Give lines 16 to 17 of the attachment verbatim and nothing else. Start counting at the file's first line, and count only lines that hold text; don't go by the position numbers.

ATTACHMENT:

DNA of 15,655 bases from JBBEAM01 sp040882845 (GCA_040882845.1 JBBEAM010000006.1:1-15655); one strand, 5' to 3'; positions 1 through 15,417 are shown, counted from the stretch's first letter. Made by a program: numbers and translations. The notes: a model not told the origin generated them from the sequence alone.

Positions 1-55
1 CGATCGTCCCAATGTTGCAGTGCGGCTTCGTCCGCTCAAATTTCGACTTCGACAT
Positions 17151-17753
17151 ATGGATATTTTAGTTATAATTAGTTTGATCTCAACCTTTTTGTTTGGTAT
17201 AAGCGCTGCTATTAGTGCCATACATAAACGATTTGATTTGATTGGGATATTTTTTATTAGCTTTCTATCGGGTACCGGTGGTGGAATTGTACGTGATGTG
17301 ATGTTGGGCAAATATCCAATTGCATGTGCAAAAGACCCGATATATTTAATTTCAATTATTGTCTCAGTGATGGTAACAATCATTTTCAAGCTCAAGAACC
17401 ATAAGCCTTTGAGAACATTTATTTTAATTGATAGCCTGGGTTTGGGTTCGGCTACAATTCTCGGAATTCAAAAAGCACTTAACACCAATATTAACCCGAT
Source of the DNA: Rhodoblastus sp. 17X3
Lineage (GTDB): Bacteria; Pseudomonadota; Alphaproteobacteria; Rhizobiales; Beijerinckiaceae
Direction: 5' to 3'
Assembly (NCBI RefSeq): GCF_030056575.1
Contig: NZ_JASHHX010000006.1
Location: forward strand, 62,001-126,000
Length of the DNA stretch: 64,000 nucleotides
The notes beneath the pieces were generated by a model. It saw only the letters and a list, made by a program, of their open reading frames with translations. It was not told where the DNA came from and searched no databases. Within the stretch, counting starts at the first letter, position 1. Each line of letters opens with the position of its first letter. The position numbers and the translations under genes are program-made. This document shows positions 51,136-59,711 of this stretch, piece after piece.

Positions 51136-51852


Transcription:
The notes beneath the pieces were generated by a model. It saw only the letters and a list, made by a program, of their open reading frames with translations. It was not told where the DNA came from and searched no databases. Within the stretch, counting starts at the first letter, position 1. Each line of letters opens with the position of its first letter. The position numbers and the translations under genes are program-made. This document shows positions 51,136-59,711 of this stretch, piece after piece.

Positions 51136-51852